A second embodiment of the system 10 is shown in FIG. 2. In this version of the invention, both heat exchanger stages 20, 30 are oriented horizontally to improve the flow of the flue gas 90 through the system 10. Second stage heat exchanger 30 may also be smaller than first stage heat exchanger 20, so that when the flue gas 90 cools as it passes through the system, the velocity with which the gas 90 moves remains approximately the same through both heat exchangers 20, 30.
FIG. 3 shows the arrangement of reagent spray lines 52 in the second stage heat exchanger 30. The heat exchanging tubes 32 are oriented vertically within heat exchanger 30, so that condensate which forms on the tubes 32 will more readily fall toward the lower end or bottom of heat exchanger 30. Nozzles 57 are located along several branches of spray lines 52, between banks of heat exchanging tubes 32. The nozzles 57 are oriented in the direction of flow of flue gas 90, which is designated by the arrows.
Drains 34 are at the lower end of heat exchanger 30 and placed in between banks of heat exchanging tubes. Drains 34 are connected at their other end to tank 60. The collection tank 60 in turn contains the alkali reagent which is supplied to spray line 52 by pump 70 (as seen in FIGS. 1 and 2).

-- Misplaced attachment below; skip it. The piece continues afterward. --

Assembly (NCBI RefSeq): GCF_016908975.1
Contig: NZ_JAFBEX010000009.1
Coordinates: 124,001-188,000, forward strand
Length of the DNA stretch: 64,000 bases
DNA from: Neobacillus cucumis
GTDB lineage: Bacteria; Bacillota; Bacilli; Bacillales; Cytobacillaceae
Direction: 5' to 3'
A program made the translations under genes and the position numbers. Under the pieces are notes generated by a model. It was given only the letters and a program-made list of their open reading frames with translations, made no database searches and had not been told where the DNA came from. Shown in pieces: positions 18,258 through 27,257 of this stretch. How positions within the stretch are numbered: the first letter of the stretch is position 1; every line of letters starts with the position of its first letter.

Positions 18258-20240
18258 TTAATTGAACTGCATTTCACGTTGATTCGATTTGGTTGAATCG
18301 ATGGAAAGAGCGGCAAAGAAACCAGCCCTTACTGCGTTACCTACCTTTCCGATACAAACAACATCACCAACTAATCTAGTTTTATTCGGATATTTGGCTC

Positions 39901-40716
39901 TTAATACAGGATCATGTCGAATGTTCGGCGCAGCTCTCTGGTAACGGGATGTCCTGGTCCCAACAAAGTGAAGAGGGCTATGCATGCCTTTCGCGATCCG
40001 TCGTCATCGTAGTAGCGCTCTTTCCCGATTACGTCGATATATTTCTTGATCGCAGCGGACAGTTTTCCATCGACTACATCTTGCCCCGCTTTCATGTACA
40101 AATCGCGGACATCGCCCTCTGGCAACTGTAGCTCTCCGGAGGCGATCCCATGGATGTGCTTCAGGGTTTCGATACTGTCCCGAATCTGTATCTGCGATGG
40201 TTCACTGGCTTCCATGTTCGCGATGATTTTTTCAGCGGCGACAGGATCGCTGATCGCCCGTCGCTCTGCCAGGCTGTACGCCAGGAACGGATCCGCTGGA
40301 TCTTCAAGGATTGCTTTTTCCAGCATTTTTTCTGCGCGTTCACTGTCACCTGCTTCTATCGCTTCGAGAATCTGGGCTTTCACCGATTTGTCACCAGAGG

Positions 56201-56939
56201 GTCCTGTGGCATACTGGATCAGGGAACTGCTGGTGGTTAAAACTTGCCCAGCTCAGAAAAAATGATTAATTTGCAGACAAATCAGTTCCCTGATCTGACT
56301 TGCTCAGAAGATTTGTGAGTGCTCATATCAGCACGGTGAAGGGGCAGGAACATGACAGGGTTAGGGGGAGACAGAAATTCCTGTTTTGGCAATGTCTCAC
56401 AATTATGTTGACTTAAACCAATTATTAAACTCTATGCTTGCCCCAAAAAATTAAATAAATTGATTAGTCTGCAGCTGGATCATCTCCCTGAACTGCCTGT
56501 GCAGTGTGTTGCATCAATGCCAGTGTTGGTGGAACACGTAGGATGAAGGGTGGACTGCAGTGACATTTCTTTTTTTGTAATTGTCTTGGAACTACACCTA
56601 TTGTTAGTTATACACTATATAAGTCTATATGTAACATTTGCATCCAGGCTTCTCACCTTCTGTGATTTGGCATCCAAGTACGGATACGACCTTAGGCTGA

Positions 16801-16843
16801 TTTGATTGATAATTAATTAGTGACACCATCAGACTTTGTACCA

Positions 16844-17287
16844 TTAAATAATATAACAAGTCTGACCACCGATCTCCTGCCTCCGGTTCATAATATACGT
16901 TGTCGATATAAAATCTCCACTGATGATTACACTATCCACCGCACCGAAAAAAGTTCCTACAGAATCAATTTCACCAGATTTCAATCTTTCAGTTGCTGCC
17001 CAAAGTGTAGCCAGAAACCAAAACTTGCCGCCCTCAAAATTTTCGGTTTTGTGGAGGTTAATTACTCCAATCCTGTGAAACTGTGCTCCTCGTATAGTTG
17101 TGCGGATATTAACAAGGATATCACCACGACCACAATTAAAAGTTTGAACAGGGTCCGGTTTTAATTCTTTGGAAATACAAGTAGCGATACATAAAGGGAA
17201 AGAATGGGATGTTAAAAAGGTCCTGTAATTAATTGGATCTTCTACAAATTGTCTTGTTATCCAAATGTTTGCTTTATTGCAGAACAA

A second embodiment of the drain mechanism used in the second stage heat exchanger 30 is shown in FIG. 4. In this instance, hoppers 35 are used in place of drains 34 to convey particulates and condensate from the heat exchanger 30 to tank 60. Heat exchanging tubes 32 are arranged in more compact banks within the heat exchanger 30, so that hoppers 35 may be connected to the lower end of the heat exchanger 30.
While a specific embodiment of the invention has been shown and described in detail to illustrate the application of the principles of the invention, it will be understood that the invention may be embodied otherwise without departing from such principles.
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|U.S. Classification||95/200, 95/225|
|International Classification||B01D47/06, B01D47/12|
|Cooperative Classification||B01D47/06, B01D47/12|
|European Classification||B01D47/12, B01D47/06|
|Aug 10, 2001||REMI||Maintenance fee reminder mailed|
|Sep 27, 2001||SULP||Surcharge for late payment|
|Sep 27, 2001||FPAY||Fee payment|
Year of fee payment: 4
|Mar 19, 2002||FP||Expired due to failure to pay maintenance fee|
Effective date: 20020113
|Aug 3, 2005||REMI||Maintenance fee reminder mailed|
|Jan 13, 2006||LAPS||Lapse for failure to pay maintenance fees|
|Mar 14, 2006||FP||Expired due to failure to pay maintenance fee|
Effective date: 20060113